Firstly, why would you want to?
Sickness absence costs real money – you need to bring in other staff to do the work of the person who’s off sick, and you lose continuity and the experience that the person has built up. You also have to pay people when they are sick, even if your policy is to pay as little as possible (more on this later).
So. How to improve your company’s sickness absence…
Send them home
Your sickness absence policy may be the root cause of the problem. If it’s very strict, then people will do their best to come to work even when they are basically useless – unable to do any meaningful work, and getting in the way of others.
The most common reason for sickness absence is minor illness (over 1/3 of the time at 35%). Many minor illnesses – flu, cold, etc – are infectious. Not only is the infected person in the way if they come into the office, but they are generously spreading their germs to everyone else.
If someone is sick at work, send them home. That means you need a sickness absence policy that’s a little more generous than the statutory minimum, otherwise people will come into work because they need the pay.
The statutory minimum sick pay looks complicated on paper but works out as roughly 4 days at full pay, followed by up to 28 weeks at £94.25 per week. Very few people can afford to live on £94.25 per week, so if you are going to pay the statutory minimum, then your employees are going to do their best to be present.
This isn’t healthy though. Try to work out other ways to manage sickness absence, not through punishment.
Understand the problem
It isn’t possible to reduce sickness absence to zero – a parent or relative of school age children is going to pick illnesses up, and an adventurous person is going to have accidents, period. They will end up with time off sick.
If you know what the average level of sickness is to be expected, then you know if you aren’t doing enough, or if it’s going to be expensive to do better. If you are 20% better than the average, there may not be much room for improvement. You may also need to review how you measure sickness absence to help with this – if managers let their favourite people stay at home without recording an absence, how do you know what the real level of sickness absence is?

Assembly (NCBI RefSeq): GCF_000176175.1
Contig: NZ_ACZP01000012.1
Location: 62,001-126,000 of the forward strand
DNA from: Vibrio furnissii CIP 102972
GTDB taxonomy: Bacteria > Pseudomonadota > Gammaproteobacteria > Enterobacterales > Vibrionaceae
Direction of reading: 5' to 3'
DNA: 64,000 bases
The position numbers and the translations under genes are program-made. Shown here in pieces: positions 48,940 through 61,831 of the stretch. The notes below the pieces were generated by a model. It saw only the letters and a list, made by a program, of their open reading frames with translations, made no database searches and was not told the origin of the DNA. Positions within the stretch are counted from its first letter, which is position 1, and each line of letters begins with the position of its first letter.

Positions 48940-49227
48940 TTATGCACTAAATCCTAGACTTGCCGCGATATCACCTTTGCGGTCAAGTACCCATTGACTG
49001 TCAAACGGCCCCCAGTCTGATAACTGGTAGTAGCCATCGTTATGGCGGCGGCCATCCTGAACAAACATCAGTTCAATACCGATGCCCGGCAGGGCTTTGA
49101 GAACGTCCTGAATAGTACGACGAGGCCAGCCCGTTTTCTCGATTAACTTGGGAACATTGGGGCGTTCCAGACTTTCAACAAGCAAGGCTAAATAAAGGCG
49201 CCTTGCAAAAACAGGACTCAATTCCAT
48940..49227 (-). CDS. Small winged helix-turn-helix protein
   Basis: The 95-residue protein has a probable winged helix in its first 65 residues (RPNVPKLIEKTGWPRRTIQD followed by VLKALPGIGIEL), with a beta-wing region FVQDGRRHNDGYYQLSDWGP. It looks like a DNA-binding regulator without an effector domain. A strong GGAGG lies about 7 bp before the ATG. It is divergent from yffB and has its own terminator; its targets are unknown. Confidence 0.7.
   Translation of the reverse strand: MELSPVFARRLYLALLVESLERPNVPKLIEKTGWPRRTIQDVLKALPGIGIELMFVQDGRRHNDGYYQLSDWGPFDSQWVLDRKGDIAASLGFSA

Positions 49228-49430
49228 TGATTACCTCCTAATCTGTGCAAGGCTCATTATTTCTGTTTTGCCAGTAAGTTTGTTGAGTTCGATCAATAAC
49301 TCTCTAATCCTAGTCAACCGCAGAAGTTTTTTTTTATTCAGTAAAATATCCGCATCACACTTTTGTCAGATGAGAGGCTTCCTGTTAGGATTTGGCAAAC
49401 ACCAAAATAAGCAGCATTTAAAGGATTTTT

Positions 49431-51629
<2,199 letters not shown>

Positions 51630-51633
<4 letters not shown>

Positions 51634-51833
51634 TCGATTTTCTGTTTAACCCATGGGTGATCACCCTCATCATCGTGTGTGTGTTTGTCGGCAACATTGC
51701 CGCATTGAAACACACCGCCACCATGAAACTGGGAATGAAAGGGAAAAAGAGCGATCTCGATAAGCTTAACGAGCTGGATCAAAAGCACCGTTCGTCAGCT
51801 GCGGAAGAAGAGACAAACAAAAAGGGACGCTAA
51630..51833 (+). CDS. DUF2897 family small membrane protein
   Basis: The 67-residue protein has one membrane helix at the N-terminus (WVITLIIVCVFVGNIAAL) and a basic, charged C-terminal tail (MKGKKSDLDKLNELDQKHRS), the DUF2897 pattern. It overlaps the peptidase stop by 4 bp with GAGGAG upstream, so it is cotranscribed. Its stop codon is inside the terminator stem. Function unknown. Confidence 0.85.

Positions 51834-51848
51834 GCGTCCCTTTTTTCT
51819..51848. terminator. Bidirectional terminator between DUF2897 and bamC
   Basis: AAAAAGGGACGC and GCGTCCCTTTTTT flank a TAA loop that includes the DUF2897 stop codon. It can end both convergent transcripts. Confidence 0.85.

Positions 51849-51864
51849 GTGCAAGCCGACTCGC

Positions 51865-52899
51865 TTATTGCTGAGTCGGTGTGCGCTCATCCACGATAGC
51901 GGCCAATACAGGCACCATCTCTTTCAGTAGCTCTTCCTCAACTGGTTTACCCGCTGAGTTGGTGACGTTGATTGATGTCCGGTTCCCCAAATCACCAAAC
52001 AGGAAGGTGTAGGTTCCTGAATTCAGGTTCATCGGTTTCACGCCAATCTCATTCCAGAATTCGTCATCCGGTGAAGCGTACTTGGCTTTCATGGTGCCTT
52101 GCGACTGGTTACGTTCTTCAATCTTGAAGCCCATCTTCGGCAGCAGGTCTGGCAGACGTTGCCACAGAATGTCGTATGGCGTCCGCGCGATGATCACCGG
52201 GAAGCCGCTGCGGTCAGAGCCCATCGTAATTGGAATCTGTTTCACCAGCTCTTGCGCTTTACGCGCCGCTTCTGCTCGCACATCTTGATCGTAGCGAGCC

Average levels of sickness absence in the UK have declined from 3.1% in 1993 (7.13 days per full time person, per year) to 1.9% in 2017 (4.37 days), although the downward trend began in earnest after 2003. See Table 1 below.
It’s higher for a workforce of older people, higher in service sectors and higher amongst women. It’s high in the NHS (see Table 2 below, ambulance staff and support staff have rates over 5% – most likely because of exposure to infectious diseases, moving heavy bodies in confined spaces, and assault by members of the public) and particularly high in domiciliary, support and accommodation services (5.5% in support services for adults with learning disabilities).
To put this into context, a support organisation with 1250 staff which reduced its sickness absence from 5.5% to 4.5% reduced the cost of sick pay by £200,000. It reduced the total wage bill by a lot more as a result of a Quality Checkers intervention, but that was just the sickness absence impact. That’s a fairly typical organisation, but it’s a lot of money!
Make the workplace happier
Happy people tend to get sick less often. The Office for National Statistics (ONS) says that 35% or over 1/3 of sickness absences are minor illnesses (often infectious – see solution 1), musculoskeletal (predominantly back pain) at 18%, a whole range of “other” conditions including accidents, infectious diseases etc at 13% and mental health at 8%. Stress isn’t marked separately, and 8% for mental health has to cover for anxiety and depression as well as stress, so it’s clear that stress-related absence is showing up as minor illness and musculoskeletal pain.
How can you reduce stress in the workplace?
Purpose, i.e. a reason to be there, goes a long way. So does great camaraderie or team spirit.